»Architecture is an enormously important tool that directly and indirectly influences our bodies and minds by shaping our everyday surroundings. Partially who we become is due to our environment. So the influence that architecture has is something that needs to be considered in a conscious manner. The tools we use to influence people must be good tools.

We are building more than ever before, and so one of the biggest challenges of architecture today is relevance. Environmental and social relevance. Why do we need to build this? Who are we serving? Are we helping people? We need to ask ourselves these questions.«

How do you define seminal architecture?

»Seminal architecture is something that sets a new standard for a possible future. Seminal pieces of architecture are outstanding, groundbreaking, and contribute to life-changing experiences, releasing inner qualities in individuals as well as in societies.«

What are your ambitions for the OBEL AWARD?

»We need this award in architecture simply because we need more public focus on the profession of architecture; more focus on what architecture does. In addition, this is a truly global award, which means that it could have an impact on practices that are located all over the world. I am hoping that the award will set an example for others to follow.«

Louis Becker Global Design Principal and Partner, Henning Larsen Architects



Louis Becker is Design Principal and Partner at Henning Larsen Architects and Adjunct Professor at the Aalborg University Institute of Architecture, Design and Media Technology. Becker has played an integral role in the internationalisation of Henning Larsen, and he remains a driving force in the expansion of the global impact of the practice, pushing a specifically Nordic approach to architecture. Across all offices, he has been spearheading the company’s design development in the intersection between knowledge, professionalism, and artistic quality.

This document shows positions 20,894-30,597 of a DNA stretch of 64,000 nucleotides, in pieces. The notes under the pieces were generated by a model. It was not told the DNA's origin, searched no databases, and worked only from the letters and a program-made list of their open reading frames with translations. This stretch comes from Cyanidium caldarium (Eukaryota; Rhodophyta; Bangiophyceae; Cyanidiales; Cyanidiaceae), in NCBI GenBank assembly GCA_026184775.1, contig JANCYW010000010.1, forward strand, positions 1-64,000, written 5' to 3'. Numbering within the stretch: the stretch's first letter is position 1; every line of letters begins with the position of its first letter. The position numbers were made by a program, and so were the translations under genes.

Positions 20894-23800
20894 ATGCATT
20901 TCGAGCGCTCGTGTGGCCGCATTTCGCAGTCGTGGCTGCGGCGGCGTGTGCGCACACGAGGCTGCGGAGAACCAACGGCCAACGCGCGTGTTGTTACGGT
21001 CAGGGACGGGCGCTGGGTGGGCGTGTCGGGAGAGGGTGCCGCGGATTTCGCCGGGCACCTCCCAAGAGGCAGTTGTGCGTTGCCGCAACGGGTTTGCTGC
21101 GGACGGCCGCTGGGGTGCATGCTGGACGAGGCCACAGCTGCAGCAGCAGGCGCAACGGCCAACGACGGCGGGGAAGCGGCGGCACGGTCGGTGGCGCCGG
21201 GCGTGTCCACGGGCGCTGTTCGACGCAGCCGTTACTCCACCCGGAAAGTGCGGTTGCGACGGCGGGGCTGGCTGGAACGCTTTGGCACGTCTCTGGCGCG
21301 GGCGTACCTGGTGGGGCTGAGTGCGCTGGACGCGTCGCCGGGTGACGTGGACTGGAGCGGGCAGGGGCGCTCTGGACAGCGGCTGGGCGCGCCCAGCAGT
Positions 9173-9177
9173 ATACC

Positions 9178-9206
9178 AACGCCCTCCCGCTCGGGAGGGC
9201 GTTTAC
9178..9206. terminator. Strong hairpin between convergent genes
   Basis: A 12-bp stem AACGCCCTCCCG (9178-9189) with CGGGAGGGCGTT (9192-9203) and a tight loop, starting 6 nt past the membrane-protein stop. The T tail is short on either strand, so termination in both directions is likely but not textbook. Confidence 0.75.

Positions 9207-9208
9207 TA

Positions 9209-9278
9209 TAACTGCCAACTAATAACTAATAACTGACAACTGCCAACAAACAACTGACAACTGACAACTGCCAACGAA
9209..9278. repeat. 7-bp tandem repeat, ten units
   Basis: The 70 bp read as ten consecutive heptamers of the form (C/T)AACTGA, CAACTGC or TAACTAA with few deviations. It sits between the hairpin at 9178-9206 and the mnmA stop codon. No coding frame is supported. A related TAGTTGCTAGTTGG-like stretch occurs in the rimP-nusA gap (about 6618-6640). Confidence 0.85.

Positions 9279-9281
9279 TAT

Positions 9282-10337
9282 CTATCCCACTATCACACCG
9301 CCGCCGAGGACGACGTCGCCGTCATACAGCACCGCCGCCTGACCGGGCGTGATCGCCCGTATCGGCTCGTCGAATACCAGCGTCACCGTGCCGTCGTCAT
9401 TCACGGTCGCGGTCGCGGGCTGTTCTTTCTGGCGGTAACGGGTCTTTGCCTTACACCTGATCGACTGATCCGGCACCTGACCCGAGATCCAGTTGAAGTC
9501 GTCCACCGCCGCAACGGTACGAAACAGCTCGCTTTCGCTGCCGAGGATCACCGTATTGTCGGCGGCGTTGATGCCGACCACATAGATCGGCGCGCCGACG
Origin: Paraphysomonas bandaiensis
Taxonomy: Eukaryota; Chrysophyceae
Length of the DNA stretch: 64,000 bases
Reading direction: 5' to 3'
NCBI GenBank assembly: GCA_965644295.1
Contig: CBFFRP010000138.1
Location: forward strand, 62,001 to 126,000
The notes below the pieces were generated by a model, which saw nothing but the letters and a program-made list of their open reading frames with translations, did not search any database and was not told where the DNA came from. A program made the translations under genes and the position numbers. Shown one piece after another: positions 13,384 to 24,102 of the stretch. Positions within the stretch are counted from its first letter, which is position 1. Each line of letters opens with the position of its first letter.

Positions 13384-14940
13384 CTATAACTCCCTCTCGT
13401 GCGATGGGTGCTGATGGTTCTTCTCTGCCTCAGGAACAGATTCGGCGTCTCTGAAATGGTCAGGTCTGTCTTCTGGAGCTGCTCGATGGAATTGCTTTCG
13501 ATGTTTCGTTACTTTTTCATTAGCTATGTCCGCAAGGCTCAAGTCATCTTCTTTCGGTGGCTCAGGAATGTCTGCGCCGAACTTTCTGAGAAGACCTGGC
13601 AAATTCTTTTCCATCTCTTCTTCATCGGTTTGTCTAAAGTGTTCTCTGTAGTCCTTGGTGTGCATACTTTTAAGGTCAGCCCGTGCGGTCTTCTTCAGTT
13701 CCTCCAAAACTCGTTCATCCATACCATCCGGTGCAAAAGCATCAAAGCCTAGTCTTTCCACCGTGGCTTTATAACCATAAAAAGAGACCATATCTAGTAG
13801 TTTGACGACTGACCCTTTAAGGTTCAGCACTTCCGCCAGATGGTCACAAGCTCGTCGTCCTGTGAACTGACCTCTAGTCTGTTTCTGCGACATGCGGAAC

Louis Becker is a highly sought public speaker at universities both in Denmark and abroad, and he regularly sits on the juries of international competitions.

What is your approach to architecture?

»I have had a Scandinavian upbringing architecturally, and we have a particular way of looking at architecture as part of something bigger and not as something in its own right. Architecture has to benefit people. It must have a purpose.

The way we work with architecture at Henning Larsen Architects, we are staging human interaction. This means that we give people opportunities and choices. I believe that architecture impacts the user, but the user also impacts the architecture. Personally, I am motivated by the idea that other people take over after we have worked on a building. I can come back to a project after a while and see that it has taken on a new life that I could not even have imagined.

One thing that makes this even more interesting is that our notion of who is the client in architecture has changed. It used to be the middle-aged man with the money. Today, you have a very complex client: all the different user groups. The power and control have shifted to a much broader audience, which I think is important and much more interesting.